Shambhala Ranch and the surrounding Comptche countryside it is located upon have been considered spiritual not just since the Ranch’s beginning, but from long, long before.

During the Stone Age, migratory Pomo Indians travelled especially through this area for its sacred aspects — such as the abundant natural hot springs — on their way to the nearby Mendocino coast, where they would harvest fish, seaweed, and acorns. Along the way, they stopped for the various marvels provided by Coyote (their creator). One such stop was the “Living Waters,” a stream near Shambhala they believed had curative powers.

Though some Pomo Indians were migratory, they often stayed for extended periods wherever they dwelled. Here they would build shelters from indigenous materials that were in abundance, such as redwood branches and brushes and mud. You can see an example in the old photo (right). Look closely and you can see a Pomo Indian sitting just outside the front of the left lodge. This gives you a sense of the scale of their shelters.

Interestingly, there are over 43 known petroglyphs with Indian signs carved on them found on private lands in Mendocino County that were created by the Pomo. The locations of these priceless artifacts have been kept secret, however, by the Mendocino County Historical Society. The reason? Past experience suggests if the locations were made public, the public would quickly deface or chip them.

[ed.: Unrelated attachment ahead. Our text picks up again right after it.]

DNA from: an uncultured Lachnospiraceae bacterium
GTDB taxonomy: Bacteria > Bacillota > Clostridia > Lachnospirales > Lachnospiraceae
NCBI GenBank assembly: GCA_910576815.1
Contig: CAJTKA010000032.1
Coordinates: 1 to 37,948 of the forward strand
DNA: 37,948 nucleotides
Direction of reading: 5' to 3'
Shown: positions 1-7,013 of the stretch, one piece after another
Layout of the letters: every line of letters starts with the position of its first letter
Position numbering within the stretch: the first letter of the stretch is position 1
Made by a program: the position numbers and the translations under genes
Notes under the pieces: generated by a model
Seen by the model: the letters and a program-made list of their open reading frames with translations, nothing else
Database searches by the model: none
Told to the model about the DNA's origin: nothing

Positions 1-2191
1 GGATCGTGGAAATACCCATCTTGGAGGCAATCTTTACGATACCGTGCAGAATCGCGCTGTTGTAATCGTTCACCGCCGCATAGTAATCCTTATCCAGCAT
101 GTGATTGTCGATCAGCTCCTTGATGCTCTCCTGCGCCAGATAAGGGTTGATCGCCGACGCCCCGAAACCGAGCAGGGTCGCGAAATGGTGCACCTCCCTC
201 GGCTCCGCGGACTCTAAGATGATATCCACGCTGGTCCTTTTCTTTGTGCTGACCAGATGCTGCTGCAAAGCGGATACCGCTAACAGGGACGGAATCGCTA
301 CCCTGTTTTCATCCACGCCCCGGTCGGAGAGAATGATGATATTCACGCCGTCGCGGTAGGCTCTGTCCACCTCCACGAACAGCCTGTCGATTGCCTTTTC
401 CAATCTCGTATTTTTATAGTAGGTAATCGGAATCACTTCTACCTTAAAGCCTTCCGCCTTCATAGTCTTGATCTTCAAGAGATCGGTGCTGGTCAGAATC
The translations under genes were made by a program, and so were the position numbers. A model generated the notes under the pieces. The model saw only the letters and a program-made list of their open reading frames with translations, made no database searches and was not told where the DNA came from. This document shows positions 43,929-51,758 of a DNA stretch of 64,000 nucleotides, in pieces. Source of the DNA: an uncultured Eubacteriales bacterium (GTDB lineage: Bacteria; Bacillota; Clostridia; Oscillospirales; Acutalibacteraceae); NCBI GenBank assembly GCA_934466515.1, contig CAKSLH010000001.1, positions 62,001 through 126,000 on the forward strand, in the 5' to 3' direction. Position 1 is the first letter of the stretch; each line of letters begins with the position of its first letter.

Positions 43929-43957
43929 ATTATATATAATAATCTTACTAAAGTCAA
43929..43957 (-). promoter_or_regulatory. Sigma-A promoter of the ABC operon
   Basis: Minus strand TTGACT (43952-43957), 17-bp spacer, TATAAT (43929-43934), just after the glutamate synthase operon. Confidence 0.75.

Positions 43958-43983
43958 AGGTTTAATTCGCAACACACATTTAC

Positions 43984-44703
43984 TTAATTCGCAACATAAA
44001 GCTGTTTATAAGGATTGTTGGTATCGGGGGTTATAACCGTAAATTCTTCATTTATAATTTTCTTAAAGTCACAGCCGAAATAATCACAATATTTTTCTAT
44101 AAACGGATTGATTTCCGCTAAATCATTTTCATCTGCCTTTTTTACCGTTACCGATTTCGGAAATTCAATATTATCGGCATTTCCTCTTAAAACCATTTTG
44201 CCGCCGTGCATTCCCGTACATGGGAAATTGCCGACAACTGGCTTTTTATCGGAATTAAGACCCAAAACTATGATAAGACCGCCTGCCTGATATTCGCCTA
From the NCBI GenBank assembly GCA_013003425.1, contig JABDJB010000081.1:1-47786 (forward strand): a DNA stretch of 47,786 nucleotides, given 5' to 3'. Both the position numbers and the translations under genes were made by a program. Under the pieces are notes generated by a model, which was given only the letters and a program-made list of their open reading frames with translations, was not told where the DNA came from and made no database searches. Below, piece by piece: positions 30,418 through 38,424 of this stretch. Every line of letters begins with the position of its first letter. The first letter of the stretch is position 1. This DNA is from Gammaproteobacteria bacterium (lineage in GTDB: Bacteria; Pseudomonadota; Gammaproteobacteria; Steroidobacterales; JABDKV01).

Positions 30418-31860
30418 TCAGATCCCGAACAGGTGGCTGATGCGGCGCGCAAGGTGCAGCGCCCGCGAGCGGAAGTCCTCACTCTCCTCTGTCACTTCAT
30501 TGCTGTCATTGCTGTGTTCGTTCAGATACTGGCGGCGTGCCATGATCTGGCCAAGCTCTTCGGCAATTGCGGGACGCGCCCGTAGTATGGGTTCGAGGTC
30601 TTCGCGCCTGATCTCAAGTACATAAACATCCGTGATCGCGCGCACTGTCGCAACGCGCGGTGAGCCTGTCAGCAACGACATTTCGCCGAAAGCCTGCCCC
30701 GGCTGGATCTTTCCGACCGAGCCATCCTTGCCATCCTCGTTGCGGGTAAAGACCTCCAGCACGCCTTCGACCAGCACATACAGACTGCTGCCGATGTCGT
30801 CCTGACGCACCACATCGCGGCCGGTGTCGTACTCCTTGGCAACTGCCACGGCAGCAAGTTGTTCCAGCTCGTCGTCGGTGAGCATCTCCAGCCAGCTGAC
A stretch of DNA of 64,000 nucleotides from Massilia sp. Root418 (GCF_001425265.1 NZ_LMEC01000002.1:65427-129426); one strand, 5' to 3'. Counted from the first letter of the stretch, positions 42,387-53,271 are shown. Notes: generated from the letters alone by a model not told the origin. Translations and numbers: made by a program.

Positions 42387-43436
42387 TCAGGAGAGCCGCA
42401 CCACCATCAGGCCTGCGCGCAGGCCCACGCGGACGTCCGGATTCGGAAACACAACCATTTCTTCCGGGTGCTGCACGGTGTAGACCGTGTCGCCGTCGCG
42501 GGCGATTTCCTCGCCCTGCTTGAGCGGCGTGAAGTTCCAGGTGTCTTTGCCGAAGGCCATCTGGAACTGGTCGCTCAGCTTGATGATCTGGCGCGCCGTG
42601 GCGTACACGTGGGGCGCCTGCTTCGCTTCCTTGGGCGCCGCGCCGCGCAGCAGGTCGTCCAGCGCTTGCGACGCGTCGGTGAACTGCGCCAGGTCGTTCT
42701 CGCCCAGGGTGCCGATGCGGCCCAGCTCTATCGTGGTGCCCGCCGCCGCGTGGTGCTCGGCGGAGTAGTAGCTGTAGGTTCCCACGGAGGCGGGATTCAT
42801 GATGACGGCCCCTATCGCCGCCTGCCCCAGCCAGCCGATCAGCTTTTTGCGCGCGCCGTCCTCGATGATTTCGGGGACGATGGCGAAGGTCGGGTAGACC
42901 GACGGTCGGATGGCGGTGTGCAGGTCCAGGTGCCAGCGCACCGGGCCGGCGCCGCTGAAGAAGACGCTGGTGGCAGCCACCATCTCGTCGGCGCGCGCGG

By the time European settlers arrived in the area, many of the narrow, scenic roadways now running throughout the massive Mendocino County mountains as paved roads were already well-established as foot trails by the Pomo Indians. In fact, most early Anglo immigrants in this region learned early the value of cooperation with the Pomo. An example: the materials used for constructing early pioneer homes were exactly the same as the Pomo’s, just modified for the European design.

As for the Shambhala Ranch itself, it was originally on what was known as the Weist Homestead. Through the years and over the changed hands, most of the original structures have been removed. The new Shambhala Ranch was custom built in the 1980’s, and features many modern amenities that would have doubtlessly amazed both Pomo and Weist Homesteaders alike.

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